S. N. Bose National Centre for Basic Sciences

Under Department of Science and Technology, Govt. of India

Department of Physics of Complex Systems

Glimpse of departmental research activities

The Department has three major areas of research:

  1. Biological and soft matter systems
  2. Equilibrium and nonequilibrium statistical physics
  3. Quantum information, mesoscopic and many-body systems

Keywords: Bio-molecular and active matter, bacterial chemotaxis, mass aggregation processes, frustrated magnets, topological phases, entanglement, superposition principle, nonlocality, and transport in quantum mesoscopic systems, etc.

We work in the broad interdisciplinary area of "complex systems" - those with many interacting components whose collective behaviour cannot be inferred simply from the behaviour of their components. On a smaller scale, the fundamental laws of nature (Newtonian laws or Schrodinger's equation) govern the constituent particles in a system. Interestingly, to a statistical physicist, "motility of microorganisms" could be as fundamental as Newton's laws of motion or Schrodinger equation. On larger scales, however, complexity emerges. From experiments and our day-to-day observations, we immediately find that complexity arises at much larger scales. Indeed, the microscopic dynamics of a large number of interacting (complicated and otherwise disorderly) components, quite astonishingly, can produce coherent macroscopic relaxation and an intricate long-ranged order or pattern; in the simple words of Nobel laureate P. W. Anderson, "more is different"!

As a physicist, we would like to discover, and understand, the fundamental as well as the phenological laws of nature. So what are the examples of such "complex systems"? Well, that is simply complex! More specifically, they could be biological systems (tissues, organs, and proteins, etc.), weather systems (e.g., clouds and storms), fractal structures in nature (e.g., coastlines), percolating porous media, economic systems, disordered systems, entanglement, magnets, and topological states, etc. We address the following broad questions:

  • How does complexity arise in the first place?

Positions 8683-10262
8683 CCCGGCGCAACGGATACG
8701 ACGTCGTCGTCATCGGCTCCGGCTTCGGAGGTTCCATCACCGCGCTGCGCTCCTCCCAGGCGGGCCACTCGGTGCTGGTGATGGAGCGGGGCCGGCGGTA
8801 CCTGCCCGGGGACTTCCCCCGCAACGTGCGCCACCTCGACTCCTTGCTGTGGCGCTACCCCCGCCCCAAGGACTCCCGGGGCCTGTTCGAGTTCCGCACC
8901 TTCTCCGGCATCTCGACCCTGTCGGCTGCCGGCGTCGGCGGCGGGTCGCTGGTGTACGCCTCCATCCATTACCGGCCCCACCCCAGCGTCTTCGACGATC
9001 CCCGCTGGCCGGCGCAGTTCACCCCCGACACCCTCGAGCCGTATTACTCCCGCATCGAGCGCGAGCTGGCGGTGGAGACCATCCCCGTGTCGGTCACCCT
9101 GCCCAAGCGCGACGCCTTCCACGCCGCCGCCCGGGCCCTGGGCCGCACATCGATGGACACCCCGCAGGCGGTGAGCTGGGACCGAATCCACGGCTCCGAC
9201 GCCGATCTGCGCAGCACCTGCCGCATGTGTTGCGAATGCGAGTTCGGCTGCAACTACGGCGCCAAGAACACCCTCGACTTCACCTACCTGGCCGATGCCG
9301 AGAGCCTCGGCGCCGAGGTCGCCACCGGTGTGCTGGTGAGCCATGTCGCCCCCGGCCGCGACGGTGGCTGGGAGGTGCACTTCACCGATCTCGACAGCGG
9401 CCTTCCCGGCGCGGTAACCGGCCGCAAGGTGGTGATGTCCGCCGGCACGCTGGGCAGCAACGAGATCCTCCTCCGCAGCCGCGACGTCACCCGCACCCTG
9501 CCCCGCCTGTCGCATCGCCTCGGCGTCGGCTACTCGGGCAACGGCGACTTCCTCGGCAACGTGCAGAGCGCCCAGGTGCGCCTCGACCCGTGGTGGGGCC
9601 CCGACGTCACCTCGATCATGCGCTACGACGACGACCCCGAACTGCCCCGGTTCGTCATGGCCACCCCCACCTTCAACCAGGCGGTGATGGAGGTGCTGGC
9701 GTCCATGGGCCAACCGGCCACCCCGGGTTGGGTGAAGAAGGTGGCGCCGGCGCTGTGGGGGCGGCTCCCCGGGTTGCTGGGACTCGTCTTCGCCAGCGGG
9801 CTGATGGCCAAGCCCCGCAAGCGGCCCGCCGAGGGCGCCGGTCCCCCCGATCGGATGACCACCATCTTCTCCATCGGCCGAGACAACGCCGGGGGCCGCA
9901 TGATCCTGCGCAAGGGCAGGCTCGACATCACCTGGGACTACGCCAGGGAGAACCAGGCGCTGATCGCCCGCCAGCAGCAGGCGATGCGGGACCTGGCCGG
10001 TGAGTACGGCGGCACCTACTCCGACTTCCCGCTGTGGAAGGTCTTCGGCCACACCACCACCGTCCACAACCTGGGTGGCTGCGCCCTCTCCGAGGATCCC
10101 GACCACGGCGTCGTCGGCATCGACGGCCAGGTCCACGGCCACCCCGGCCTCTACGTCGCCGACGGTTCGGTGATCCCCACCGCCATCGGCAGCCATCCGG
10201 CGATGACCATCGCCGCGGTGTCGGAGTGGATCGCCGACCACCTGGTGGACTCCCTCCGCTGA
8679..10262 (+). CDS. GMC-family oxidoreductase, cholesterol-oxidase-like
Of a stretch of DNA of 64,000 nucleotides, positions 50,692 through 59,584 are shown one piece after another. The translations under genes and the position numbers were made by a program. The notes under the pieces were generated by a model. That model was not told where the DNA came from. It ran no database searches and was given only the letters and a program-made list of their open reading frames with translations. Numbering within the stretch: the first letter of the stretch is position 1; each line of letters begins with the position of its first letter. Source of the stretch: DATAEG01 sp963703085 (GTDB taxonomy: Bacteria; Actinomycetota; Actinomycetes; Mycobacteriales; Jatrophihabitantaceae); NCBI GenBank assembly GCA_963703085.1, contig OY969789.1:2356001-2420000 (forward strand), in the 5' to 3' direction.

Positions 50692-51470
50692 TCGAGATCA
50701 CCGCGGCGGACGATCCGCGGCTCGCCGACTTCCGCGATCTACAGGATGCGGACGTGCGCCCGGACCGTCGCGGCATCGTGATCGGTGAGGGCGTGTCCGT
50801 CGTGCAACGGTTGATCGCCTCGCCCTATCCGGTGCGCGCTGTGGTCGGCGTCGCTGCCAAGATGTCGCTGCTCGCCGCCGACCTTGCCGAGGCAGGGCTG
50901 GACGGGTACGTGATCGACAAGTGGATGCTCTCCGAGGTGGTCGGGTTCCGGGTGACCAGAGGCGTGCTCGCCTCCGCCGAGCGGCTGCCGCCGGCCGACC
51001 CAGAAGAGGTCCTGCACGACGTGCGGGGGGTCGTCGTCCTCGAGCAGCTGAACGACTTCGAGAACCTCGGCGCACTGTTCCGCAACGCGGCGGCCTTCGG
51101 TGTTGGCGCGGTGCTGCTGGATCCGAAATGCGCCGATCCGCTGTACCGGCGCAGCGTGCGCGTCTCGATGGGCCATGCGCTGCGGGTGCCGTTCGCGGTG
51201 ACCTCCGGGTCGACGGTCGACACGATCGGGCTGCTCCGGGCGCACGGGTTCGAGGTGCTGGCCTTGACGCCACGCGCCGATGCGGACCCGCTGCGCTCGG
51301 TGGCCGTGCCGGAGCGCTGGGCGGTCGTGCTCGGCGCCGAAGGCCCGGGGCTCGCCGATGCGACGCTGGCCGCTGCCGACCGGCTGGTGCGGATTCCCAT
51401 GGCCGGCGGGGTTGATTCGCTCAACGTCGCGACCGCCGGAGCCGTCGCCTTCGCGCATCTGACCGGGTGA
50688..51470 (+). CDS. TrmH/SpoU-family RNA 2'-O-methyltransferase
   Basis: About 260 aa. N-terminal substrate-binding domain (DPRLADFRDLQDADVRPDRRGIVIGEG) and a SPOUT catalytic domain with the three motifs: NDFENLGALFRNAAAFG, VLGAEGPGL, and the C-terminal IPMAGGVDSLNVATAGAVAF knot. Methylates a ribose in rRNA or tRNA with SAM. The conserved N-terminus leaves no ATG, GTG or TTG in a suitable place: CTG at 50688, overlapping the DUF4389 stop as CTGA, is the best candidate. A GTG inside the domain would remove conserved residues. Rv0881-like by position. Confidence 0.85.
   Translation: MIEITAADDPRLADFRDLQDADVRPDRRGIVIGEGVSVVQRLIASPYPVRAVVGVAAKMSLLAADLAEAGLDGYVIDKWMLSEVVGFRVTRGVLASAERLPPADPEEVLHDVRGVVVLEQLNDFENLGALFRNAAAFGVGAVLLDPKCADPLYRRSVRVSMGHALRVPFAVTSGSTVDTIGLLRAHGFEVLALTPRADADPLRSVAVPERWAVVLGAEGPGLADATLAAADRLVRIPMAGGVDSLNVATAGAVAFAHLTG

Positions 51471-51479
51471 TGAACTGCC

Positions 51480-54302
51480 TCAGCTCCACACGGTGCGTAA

• Can one use the "reductionist hypothesis" to construct matter and materials from, say, atoms and molecules?

However, bridging the gap between the microscopic and macroscopic scales remains a major challenge in physics! This is mainly because of the following two reasons:

  1. One has to handle the microscopic dynamics to explain the macroscopic properties.
  2. And that too for a "huge number" of interacting components!

So how does one overcome these issues? We discuss here briefly about the activities of various subgroups, which would give some flavour of the answers we have come up with.

We are engaged in various research activities, such as developing statistical mechanical theory of soft and active matter, understanding collective behaviours in driven systems by formulating general principles and classification schemes through studies of minimal model systems, understanding emergent properties of strongly correlated electron systems and non-classical aspects of elementary quantum systems, studies of phase fluctuations in mesoscopic quantum systems, etc. More specifically, our goal is to comprehend a wide range of physical phenomena such as:

  • self-organization, clustering / pattern formation in passive as well as active matter,
  • the emergence of spontaneous order (e.g., exotic topological phases) in condensed matter,
  • the ubiquity of long-ranged spatio-temporal correlations in nature and 1/f noise,
  • feedback and adaptation in biological systems (e.g., micro-organisms like E. coli),
  • entanglement, non-locality and phase fluctuations in elementary / mesoscopic quantum systems,
  • the occurrence of simple phenomenological laws (e.g., "Pareto's law") in social and financial systems, etc.,
  • the secondary structure of molten protein globules and their binding properties to ligands,
  • temperature-dependent interaction mediated long-range order developed in a particular system,
  • design of a "quantum Switch" to build "Quantum Internet",
  • collective behaviors of self-propelled particles (e.g. bacterial or Janus swimmers),

We ask how complexity or an intricate structure arises from the fundamental laws of nature and address the issue by attempting to bridge the gap between "microscopic" scales (atomic, molecular, micron, …) and "macroscopic" scales (millimetre, micron, metre, …). More specifically, we have studied, and developed theory of, the bio-molecular and active matter, bacterial chemotaxis, collective behaviours of driven systems, emergent properties of strongly-correlated electronic systems, "non-classical" aspects of elementary quantum systems and response characteristics of mesoscopic systems to applied electric and magnetic field. To this end, we resort to exact theoretical analysis of microscopic models, exact diagonalization, coarse-grained hydrodynamics and mean-field theories, and the Monte Carlo and molecular dynamics simulations, etc. Our research can have applications and relevance in our daily lives, such as in drug design and delivery, developing mechanical and bio-molecular sensors, understanding epidemic spreading, quantum entanglement, developing quantum protocols in internet and cryptography, phase spectroscopy, and building room-temperature superconductors, etc.